Sunday, July 2, 2017

Deathlord: Continental Drifting

It's a little late for this.
      
I hate trying to get back into a game that I've only abandoned for a few weeks--not long enough to make it seem fresh, but long enough that I forgot most of what I learned about it. I equally hate trying to make a posting out of notes that I mostly took several weeks before writing the entry. Today, I get to engage in both activities. If I don't, the blog will never get restarted, but I apologize that this one isn't going to be my highest quality.
      
Our new party member.
     
Thanks to Genpei's comments on my first entry, I dissolved my party and re-formed it without a thief. The logic here is that my ranger was going to be mostly wasted in the fourth position, since only the first three positions can attack (even with missile weapons). I gather that thieves are mostly useful for actual thieving, and not just disarming traps and finding secret doors and whatnot, so I can do without him. I moved my ranger into position #3 and added a genkai (illusionist) to the party. He comes with a decent low-level mass-damage spell.
     
A blast spell does minor damage to an entire group.
     
With the new party formed, I began a counter-clockwise circuit around the continent, hoping to get its rough shape. I figured I'd do inland exploration after sketching out the perimeter. It seems to be roughly 125 x 125 tiles, shaped enough like Britannia (an upside-down "L") that it must have just added salt to the wound.

The first new place I visited was the castle, which I only figured out because it had a castle-like icon and there was a guy on a throne who offered nothing useful except to reiterate the gist of the main quest. Unless I'm missing some mechanic, there's no way to see the names of the cities and towns, nor the names of the NPCs who populate them. I guess the opening town is "Kawa" because I got a hint that "the Daimyo of Kawa hides a secret," and I saw something called a Daimyo in the city, but I suppose it's possible that all cities have a Daimyo.

The castle had a "treasure chamber" that would have required me to kill a bunch of guards, so I declined to explore it (even if I would have survived). I also couldn't defeat the "captive demon" in the "Emperor's Private Gardens."
     
Maybe I'll come back another time.
   
An NPC told me that there was a spy locked in the northwest tower, so I went to see him. Lacking a thief, I've been opening every door by bashing, which does damage to the character if unsuccessful. This has in turn occasioned a lot of waiting around for those hit points to regenerate so I don't actually kill myself trying to bash a door.

Anyway, in the process of bashing the doors, I guess I freed the spy--along with a lot of other characters in something that looked like a jail (some of them fought me). He told me to "step 'east' on the second drop," which I imagine will come in handy later. The castle had a dungeon, which I explored a little but didn't finish because the monsters seemed a bit hard.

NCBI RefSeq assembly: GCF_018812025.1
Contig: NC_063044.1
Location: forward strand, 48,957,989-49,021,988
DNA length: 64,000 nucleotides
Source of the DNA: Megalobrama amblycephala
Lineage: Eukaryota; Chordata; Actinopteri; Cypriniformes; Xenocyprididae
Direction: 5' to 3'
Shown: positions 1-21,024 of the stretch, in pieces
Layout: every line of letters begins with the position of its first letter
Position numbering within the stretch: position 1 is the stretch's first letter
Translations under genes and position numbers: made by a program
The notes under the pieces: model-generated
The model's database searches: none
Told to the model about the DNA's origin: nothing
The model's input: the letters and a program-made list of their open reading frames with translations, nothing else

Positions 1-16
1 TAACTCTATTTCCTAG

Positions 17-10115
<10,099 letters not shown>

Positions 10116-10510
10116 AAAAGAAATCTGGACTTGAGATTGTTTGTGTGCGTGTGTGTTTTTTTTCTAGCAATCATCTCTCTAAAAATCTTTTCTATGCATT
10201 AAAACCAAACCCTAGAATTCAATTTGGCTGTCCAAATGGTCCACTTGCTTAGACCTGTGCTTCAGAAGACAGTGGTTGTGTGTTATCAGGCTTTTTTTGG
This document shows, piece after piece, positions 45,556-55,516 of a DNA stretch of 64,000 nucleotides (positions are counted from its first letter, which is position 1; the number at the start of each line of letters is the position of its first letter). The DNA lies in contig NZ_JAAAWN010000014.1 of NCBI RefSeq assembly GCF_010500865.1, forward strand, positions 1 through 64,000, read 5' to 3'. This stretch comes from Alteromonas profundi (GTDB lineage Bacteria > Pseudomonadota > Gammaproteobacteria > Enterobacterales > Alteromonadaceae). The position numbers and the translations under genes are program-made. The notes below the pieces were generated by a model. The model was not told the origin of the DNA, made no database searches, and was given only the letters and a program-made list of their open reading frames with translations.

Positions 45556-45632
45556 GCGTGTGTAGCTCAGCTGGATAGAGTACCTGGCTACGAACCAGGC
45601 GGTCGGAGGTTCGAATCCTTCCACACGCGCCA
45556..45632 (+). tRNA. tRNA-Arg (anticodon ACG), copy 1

Why is "east" in quotes? Is it not really east?
            
Another city sat in the northwest corner of the continent, where a dock held 14 ships selling for 10,000 gold pieces each. I think the city is probably "Tokugawa," since a line of dialogue in another city said I could buy ships there. A weapons shop sold missile weapons, but I'm not sure they have any real purpose, since only the first three characters (who can attack with melee weapons) can attack at all. (Maybe they let me target anyone in the enemy stack?) A door blocked an area with a sign that read "keep out or face the consequences." I smashed my way through and found myself in battle with multiple stacks of zombies.
     
Are we commoners? The manual didn't really give us a backstory.
     
A dungeon on the southwest coast was once a town, complete with abandoned weapon and armor shops, now overrun with snakes and skeletons. There were a lot of chests, but oddly most of them were already opened and looted. As with the castle dungeon, I explore just long enough to get a taste for it and then moved on.

A sign somewhere in the mid-west advised me to search the "Wakiza ruins" for pirates' gold. Maybe that's where I just was? It sure looked like ruins.
      
If only the dungeons had names.
     
A dungeon in the northeast section of the continent, surrounded by swamps, served up battles with stacks of skeletons. I didn't stay long, as I was running low on spell points and hit points.
     
Trading blows with skeletons in a dungeon.
     
The last thing I found before returning to my origin point was a village on the eastern coast consisting of a few small buildings with a lot of forest in between. There was a weapon and shield shop, a food store, and several buildings I had to smash my way into for no clear reason; most had NPCs who just said "welcome," although one had a battle with a stack of yakuza.

I think the town is called "Tokushima." That's the name of the bakery, at least. This game reminds me of times when I'm driving through an unfamiliar area, trying to figure out the name of the city I'm in by scanning the names of businesses along the road.
      
I need a second sign to determine if this is the city name or just the owner's name.
     
Only during the end of my trip did I start to see little plus symbols next to my characters, indicating they could level up. Only the front three characters have the symbol, which makes me wonder if I misinterpreted some of my readers' advice. I thought if the spellcasters cast at least once per fight, they'd get equal experience for that fight. Maybe that just gives them some experience for the fight, but they need to cast every round for it to be equal? Whatever the case, they're lagging behind the fighters, and because the game doesn't let you see your experience total, I don't know by how much.